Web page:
Calcined (e. g., 1 hour at about 500 to 800 deg. ,C.) zinc hydroxyapatite admixed into a paste of light consistency hardens within a few minutes and remains durable for several months. Calcining treatment of zinc hydroxyapatite causes a pale yellow'color to appear when the temperature and treatment time is large. With phosphoric acid, the calcined zinc hydroxyapatite hardens very quickly, but the mass exhibits friability.

a good metal bonding property.

Lead hydromyapatite. -Uncalcined lead hydroxyapatite sets with saturated zinc chloride solution, but the product is not as strong as the zinc hydroxyapatite cement. With phosphoric acida friable mass is obtained. Calcined lead hydroxyapatite, with both of these hardening liquids gives a hard but crumbly product, this latter characteristic remaining after two weeks.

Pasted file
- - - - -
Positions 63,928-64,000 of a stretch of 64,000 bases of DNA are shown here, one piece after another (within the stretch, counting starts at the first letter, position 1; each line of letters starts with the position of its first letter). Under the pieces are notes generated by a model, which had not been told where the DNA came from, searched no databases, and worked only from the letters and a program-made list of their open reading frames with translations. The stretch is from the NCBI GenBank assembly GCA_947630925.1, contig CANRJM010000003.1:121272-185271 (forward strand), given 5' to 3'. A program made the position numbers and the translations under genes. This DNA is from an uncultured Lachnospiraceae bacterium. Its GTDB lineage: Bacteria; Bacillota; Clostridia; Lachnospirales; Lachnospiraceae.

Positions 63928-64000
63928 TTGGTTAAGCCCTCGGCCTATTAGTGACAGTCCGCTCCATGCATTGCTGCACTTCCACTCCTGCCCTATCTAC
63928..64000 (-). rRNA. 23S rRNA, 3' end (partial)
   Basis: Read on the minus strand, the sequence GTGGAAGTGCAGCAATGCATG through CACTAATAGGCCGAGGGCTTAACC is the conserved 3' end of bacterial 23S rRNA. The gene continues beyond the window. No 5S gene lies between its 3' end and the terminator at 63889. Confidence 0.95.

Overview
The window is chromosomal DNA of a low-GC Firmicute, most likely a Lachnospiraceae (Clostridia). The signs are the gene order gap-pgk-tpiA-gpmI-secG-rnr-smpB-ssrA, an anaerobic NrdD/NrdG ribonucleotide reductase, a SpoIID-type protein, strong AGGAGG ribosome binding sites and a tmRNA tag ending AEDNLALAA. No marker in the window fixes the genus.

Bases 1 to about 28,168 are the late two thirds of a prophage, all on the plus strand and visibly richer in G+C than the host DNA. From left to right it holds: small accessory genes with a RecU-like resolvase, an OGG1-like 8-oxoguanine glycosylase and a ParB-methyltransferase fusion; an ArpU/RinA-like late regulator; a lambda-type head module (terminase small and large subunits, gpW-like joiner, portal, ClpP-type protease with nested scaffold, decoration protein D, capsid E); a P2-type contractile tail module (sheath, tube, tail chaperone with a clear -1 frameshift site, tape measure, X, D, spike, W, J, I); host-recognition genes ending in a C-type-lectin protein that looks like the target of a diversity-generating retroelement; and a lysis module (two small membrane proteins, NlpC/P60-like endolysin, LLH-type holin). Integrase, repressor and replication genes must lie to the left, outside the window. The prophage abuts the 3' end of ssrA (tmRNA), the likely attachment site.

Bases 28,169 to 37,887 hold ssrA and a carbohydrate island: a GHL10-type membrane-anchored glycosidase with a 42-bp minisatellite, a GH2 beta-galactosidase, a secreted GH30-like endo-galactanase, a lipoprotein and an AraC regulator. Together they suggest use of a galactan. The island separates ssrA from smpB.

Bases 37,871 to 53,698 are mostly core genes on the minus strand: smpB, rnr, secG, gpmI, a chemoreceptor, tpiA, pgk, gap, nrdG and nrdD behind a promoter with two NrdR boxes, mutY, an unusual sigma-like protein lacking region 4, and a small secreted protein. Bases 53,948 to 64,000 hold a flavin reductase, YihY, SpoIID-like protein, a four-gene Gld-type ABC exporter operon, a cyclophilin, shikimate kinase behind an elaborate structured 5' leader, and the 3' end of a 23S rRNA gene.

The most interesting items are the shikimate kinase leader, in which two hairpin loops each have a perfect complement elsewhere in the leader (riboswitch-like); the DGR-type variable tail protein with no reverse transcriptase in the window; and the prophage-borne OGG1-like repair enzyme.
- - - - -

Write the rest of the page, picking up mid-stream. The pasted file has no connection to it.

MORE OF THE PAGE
Strontium hydroxyapatite, with zinc chloride solution, yields a mass which is friable.

. As desired, and at the option of the user, the presently disclosed dental cements may be tinted by agents known in the art, as for example, cadmium red, synthetic dyestuffs, and iron oxide, as well as by fluorescent additives (e. g., as visible light responsive phosphors or luminescent organic compounds). Moreover, traces of sodium fluoride (as when zinc fluoride is not employed in the hardening liquid, supra) may be added, in accordance with the accepted practices of dental sciences, for. anti-caries therapy (e. g., in children). The present hydroxyapatite dental cements are generally compatible when employed in combination with zinc oxide, zinc phosphate, zinc oxyphosphate, and like cements of the art.